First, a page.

PPF vs NPS: Where should you invest to save for your retirement?



PPF vs NPS: Where should you invest to save for your retirement?

New Delhi: Building an adequate retirement fund requires consistent investments over a long period of time. You need to set a clear financial goal in terms of retirement fund value. Factoring in inflation and the cost of living in retirement is important before you start. Use this data to chalk out a detailed investment plan and start investing early so that your investments get ample time to grow and meet the target.

When it comes to the choice of investment instruments for retirement savings, people usually stick to low-risk options as they feel they cannot afford to lose anything from their retirement fund. Public Provident Fund (PPF) and National Pension System (NPS) are some of the most popular retirement-oriented schemes.

PPF account helps an investor avail income tax exemption on investment up to Rs 1.5 lakh in a financial year and at the same time, it helps investors enjoy tax benefit on the interest earned and the maturity amount.

Public Provident Fund:

Public Provident Fund or PPF is the most popular long-term investment in India which has been used by people to save for their retirement, children’s education or other long-term goals. It is a solely debt-oriented scheme backed by the government and handover a floating rate of interest of 7.1 percent compounded on an annual basis.

The interest rate offered on the PPF is not fixed and is revised every quarter by the government. The interest rate is compounded on an annual basis. And is calculated based on the minimum balance in the account between the 5th and end of every month.

The tenure of the PPF account is 15 years and after the account maturity, you can either withdraw the entire balance or close the account or extend it for five years with or without contribution. Thus, the tenure can be extended in blocks of 5 years as per your wish.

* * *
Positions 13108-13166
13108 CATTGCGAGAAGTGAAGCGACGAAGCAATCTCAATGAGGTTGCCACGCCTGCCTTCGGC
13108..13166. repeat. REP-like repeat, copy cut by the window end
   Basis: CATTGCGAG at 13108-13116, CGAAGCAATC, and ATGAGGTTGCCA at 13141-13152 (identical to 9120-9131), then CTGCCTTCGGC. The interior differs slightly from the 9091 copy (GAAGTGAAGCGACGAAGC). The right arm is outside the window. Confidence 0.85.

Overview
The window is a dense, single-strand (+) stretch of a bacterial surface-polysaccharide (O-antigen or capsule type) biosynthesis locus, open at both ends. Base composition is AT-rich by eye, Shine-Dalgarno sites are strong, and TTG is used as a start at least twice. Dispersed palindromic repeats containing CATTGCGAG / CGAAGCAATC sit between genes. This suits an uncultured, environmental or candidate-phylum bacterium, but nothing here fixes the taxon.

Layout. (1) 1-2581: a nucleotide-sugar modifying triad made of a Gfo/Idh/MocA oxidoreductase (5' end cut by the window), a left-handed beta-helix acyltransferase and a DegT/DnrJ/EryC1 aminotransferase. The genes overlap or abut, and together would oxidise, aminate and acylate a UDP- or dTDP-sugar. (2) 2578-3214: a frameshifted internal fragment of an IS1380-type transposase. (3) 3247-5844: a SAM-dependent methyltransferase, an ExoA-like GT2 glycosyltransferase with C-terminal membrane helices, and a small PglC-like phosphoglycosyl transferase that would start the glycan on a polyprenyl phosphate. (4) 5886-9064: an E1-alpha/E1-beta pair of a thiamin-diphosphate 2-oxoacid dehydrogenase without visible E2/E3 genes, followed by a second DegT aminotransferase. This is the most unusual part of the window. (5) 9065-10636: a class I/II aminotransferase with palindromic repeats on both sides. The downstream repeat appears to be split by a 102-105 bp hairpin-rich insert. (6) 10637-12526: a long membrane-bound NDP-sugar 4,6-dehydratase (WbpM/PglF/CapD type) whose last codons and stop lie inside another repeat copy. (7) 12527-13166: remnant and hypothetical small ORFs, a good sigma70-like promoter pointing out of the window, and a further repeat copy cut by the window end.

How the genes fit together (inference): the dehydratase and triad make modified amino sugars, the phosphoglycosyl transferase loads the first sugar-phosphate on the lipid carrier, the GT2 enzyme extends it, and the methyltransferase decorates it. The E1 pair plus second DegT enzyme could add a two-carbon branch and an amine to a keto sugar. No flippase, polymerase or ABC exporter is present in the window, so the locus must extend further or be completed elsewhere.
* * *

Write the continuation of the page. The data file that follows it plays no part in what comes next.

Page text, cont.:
Under Section 80C of the Income Tax Act, the contributions made in PPF are eligible for a tax deduction. At the time of withdrawal, the interest is exempted from tax. PPF falls under EEE (Exempt, Exempt, Exempt) tax basket. The corpus withdrawn on maturity is also tax-free. But the tax-exemption by 80C is limited to a maximum investment of Rs 1.5 lakhs. Even withdrawals are tax-free.

NPS:

NPS is totally a voluntary contribution scheme. It is a market-linked scheme which consists of both debt and equity wherein the returns are based on the market performance. The minimum contribution for NPS is set at Rs 500 in Tier I and Rs 1000 in Tier-II accounts. There is no maximum investment limit set for NPS accounts.

In case of NPS, after a subscriber reaches the age of 75, they can withdraw a lump sum of up to 60 per cent from their corpus. However, one of the biggest drawbacks of NPS is that after withdrawal it is compulsory for the rest of the 40 per cent balance to invest in an annuity plan. Partial withdrawals can be made up to 25 per cent of the subscriber’s NPS savings, but only after the 10th year of subscription.

With NPS subscribers enjoy full tax-exemption up to the limit of Rs 1.5 lakh under section 80C. Additionally, subscribers get tax-exemption of up to Rs 50,000 under Sec 80CCD (1B). On the employer’s contribution made towards employees’ NPS account, employees can also claim deduction under section 80CCD (2), of up to 10 per cent of the basic salary plus dearness allowances.

NPS vs PPF: The better retirement option:

While investing for your retirement, you need to consider factors like liquidity, returns, tax benefits, loan benefits, and flexibility to select the appropriate investment product. As NPS is a market-linked product, there are chances of getting a higher real rate of return in comparison to the PPF. However, if you don’t want to invest in an annuity plan, you may not like NPS.

PPF, on the other hand, is strictly for risk-averse investors who are satisfied with low returns whereas NPS also suit investors who are ready to take a little more risk for moderately high returns. PPF allows you to take a loan against it; NPS doesn’t. Therefore you have better liquidity in case of PPF.

Another important thing to consider is that you should avoid investing only in NPS or PPF to build your retirement corpus. You can invest in either or both along with other investment products like equity and debt mutual funds, fixed deposits, and real estate for a more diversified and highly effective investment portfolio.

Make sure you have complete clarity on each investment product and know the associated risks and rewards before taking the plunge. Do not compromise on the long-term approach when it comes to investing for retirement.

Source:-timesnownews

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